Cavanaugh was born in Pennsylavania in 1845 to Matthew and Elizabeth
Cavanaugh. The Cavanaughs had started their family in Canada, where
older brother Benjamin
Cavanaugh was born in March of 1843. The 1850 Census indicates that the Cavanaughs had relocated
to Pennsylvania, where sister Sarah was born, before coming
over to New Jersey. Sister Mary Cavanaugh was born in 1849. The 1850
shows the family living in Camden's South Ward. Two
more children had been born, sons Joseph and Matthew Jr., were born in
the early 1850s. The
1860 Census shows the family still living in Camden's South Ward.
the Civil War came, older brother Benjamin Cavanaugh
enlisted in the Union Army in April of 1861, serving with Company G, Fourth Infantry Regiment New
Jersey Militia, a three-months service unit. Several
men who served with the Fourth Infantry became members of the Camden Fire
Department after it was founded in 1869, including William
W. Mines, J.
Kelly Brown, Henry F.
Surault, Edward Mead, William
M. Lane, William Gleason,
A. Zimmerman, Charles
G. Zimmerman, William
C. Lee, George B.
H.H. Clark, Cornelius
M. Brown, John
J. Brown, Benjamin
Connelly, and G.
Rudolph Tenner. Several other Fourth Infantry veterans played
significant roles in Camden in the ensuing years.
Cavanaugh went to war in 1864. He enlisted as a Private on February 23,
1864 in Company H, 4th New Jersey Infantry Regiment. He served alongside
Jr. who would marry John
Cavanaugh's sister Mary after the war.
Fourth New Jersey had gone into service in the summer of 1861 and had
seen considerable service prior to John Cavanaugh's enlistment. When
spring came, the regiment left winter quarters to confront the enemy
once again. At the Bbttle of the Wilderness the First, Fourth and
Tenth New Jersey regiments, lying on the left, were several times
attacked with great ferocity by the Confederates, but at nightfall
still held substantially the ground occupied by them in the
morning- a heavy assault by the Confederate General Gordon just at
dusk being repulsed with heroic gallantry. Among the wounded in
that engagement was Lieutenant Colonel Van Syckel of the 4th. At the
battle of Spottsylvania the regiment participated in the charge
upon the "bloody angle," winning its share of the glory
and sustaining its share of casualties. During the first eleven
days of Grant's campaign against Richmond the regiment lost 26
killed, 126 wounded and 42 missing. The 4th fought at the North
Anna river, Hanover Court House, Totopotomoy Creek, Cold Harbor,
Weldon Railroad, Snicker's Gap, Strasburg, Winchester and Charlestown.
At the battle of the Opequan the Fourth was with the troops that
pressed forward, swept up the opposite hill and forced back the Confederate
line, obtaining permanent possession of the hill and holding it,
though constantly exposed to a fire which inflicted severe loss,
the 4th having 2 killed, 18 wounded and 1 missing. At Fisher's Hill
a private of the Fourth named Beach compelled a Confederate
lieutenant colonel to surrender his sword, and there were other
instances of daring no less noteworthy.
regiment fought at Petersburg on January 9, 1865. John Cavanaugh and
Christopher Mines Jr. were both promoted to Full Corporal on March 6,
1865. They took part in one last engagement at Petersburg on April 2.
After Lee's surrender the regiment was assigned to what was known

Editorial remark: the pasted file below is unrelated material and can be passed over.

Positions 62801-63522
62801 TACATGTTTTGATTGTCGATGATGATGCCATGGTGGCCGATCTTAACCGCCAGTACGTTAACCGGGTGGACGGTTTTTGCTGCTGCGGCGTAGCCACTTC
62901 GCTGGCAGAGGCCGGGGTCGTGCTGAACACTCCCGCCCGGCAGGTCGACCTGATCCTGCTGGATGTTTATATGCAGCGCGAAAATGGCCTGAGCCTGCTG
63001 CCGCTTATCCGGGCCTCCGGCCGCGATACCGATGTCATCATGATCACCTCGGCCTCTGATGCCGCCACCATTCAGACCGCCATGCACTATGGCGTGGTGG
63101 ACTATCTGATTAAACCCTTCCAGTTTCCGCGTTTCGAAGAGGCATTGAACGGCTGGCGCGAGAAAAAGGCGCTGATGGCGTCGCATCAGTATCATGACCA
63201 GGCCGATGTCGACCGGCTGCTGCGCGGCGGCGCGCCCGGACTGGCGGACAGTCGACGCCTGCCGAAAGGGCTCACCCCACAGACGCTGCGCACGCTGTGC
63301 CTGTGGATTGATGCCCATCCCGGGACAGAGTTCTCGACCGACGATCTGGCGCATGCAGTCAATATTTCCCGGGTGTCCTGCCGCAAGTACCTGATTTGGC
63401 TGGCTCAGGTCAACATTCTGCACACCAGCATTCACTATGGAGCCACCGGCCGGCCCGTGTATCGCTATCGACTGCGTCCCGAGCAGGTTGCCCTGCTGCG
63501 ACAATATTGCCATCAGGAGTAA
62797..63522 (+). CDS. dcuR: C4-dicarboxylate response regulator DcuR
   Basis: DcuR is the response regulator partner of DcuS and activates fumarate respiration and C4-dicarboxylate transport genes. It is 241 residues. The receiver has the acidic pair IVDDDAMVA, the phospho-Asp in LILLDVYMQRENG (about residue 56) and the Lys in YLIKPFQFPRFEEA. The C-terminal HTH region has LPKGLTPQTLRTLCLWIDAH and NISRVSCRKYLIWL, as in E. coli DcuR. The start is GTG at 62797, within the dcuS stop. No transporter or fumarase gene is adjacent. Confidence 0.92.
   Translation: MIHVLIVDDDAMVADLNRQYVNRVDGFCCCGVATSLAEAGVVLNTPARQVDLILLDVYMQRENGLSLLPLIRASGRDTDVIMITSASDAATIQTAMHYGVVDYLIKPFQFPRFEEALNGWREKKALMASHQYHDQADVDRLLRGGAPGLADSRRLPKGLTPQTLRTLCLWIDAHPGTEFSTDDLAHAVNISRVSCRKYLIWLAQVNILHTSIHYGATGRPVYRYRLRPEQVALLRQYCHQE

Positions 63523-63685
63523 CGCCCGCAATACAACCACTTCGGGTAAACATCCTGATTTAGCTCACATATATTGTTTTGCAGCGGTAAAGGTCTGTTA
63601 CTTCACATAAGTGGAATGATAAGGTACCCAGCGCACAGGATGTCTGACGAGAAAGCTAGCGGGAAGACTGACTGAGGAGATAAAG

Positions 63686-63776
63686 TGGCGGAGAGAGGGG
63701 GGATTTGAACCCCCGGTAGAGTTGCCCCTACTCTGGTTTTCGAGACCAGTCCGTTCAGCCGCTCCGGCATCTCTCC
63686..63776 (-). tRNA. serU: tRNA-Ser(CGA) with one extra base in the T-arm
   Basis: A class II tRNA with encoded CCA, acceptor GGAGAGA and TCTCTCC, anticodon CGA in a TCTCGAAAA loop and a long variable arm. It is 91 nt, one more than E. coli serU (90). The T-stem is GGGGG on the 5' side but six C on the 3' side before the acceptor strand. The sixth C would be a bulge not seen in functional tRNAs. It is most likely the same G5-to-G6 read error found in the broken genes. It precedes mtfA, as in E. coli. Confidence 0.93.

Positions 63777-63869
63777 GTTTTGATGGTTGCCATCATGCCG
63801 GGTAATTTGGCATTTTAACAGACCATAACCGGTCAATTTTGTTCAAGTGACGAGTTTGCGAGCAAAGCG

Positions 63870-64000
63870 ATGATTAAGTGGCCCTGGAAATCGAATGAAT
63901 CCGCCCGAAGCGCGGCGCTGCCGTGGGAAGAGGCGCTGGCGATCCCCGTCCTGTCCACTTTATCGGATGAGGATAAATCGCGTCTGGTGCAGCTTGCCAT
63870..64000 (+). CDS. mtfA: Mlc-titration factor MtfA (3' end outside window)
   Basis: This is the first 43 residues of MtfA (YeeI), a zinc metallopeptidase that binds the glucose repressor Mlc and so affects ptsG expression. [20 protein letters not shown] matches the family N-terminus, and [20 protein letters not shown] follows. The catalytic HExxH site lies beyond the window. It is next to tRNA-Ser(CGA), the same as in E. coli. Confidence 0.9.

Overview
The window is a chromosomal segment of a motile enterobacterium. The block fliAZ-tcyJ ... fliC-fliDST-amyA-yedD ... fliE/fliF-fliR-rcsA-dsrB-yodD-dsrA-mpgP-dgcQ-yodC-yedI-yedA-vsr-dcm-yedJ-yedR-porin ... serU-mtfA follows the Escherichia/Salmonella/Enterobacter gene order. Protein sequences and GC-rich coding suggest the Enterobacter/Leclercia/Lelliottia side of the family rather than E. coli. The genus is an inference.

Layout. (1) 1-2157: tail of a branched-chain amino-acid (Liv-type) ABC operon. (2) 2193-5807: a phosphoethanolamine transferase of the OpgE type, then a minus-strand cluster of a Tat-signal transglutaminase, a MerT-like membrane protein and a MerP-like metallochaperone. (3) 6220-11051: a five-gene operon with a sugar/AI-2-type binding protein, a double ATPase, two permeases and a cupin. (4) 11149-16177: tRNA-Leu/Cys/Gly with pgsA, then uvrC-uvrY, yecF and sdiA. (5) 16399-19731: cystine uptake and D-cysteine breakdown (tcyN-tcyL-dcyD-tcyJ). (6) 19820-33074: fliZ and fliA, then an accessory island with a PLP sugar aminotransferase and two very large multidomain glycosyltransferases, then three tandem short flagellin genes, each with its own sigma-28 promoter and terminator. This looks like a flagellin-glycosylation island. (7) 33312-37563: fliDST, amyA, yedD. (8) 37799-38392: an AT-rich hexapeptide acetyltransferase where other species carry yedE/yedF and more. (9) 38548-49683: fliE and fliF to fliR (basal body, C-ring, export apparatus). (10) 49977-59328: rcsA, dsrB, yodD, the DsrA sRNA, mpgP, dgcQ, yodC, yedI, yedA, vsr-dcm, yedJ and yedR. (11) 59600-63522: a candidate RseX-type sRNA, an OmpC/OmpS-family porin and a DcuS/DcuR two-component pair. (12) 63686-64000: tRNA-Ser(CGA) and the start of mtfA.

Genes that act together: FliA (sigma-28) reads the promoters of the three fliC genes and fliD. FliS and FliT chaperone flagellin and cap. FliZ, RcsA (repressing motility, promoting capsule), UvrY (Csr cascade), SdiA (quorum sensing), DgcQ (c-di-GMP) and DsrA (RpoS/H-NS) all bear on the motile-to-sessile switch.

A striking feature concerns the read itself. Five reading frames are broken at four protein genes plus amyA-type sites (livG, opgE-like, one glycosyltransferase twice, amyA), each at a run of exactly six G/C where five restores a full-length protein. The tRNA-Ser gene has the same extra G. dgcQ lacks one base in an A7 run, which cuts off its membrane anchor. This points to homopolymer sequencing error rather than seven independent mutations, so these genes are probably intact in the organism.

as the provisional corps, Army of the Potomac, until mustered out on
July 9, 1865. The total strength of the regiment was 2,036, and it
lost during service 29 by resignation, 319 by discharge, 83 by
promotion, 81 by transfer, 257 by death, 372 by desertion, 3 by
dismissal, 109 not accounted for, mustered out 783.
Cavanaugh was among those who mustered out of Company H, 4th New
Jersey Infantry on July 9, 1865 at Hall's Hill.
they hadn't already been involved before going into the Army, brother Benjamin Cavanaugh
and several of his
companions became involved in volunteer firefighting in Camden after
their return, and it is possible that John Cavanaugh also took part.
the census was taken in 1870, Matthew Cavanaugh Sr. had passed away.
Mary Cavanaugh had married Christopher Mines
Jr., who would go on to a
long and distinguished career in Camden politics and government. Mines'
Mines, was an Assistant Fire Marshal with the Camden Fire
Department, and had served with Benjamin Cavanaugh
during the Civil War.
He may well have been instrumental in securing Benjamin Cavanaugh's appointment
to the Fire Department. Cavanaugh's widowed mother, Mary Cavanaugh, with
her sons John and Matthew, lived with Christopher and Mary Mines Jr., and
their 10-month old son, Marcus
K. Mines, according to the census sheet, which was taken by J.
Kelly Brown, another Civil War comrade AND member of the Camden Fire
Department. (Note: As of March 1, 2011, Joseph and Benjamin
census records have not been located- PMC).
Directories show that John Cavanaugh lived at 265
Pine Street, the home of
his brother-in-law Christopher Mines
Jr., in 1878. When
the 1880 Census was taken, John Cavanaugh had moved out of the Mines'
home at 265
and brother Benjamin Cavanaugh
had moved in. The Census shows that Elizabeth Cavanaugh and Joseph
Cavanaugh were still living there, and that Joseph
Cavanaugh was at that time laid up with a broken leg. The
1882-1883 Directory states that John Cavanuagh was boarding at 709 South
3rd Street. He moved back to his brother-in-law's home at 265 Pine Street
in 1883 and was still at that address in 1888. The 1890 Veterans census
shows him still residing at 265 Pine Street.
He was still at that address when the 1892-1893 Camden City Directory
Cavanaugh was appointed to the Fire Department in July of 1890 as an
extra man. He did not serve for very long, however. John Cavanaugh
passed away on March 6, 1893 and was buried at Harleigh Cemetery.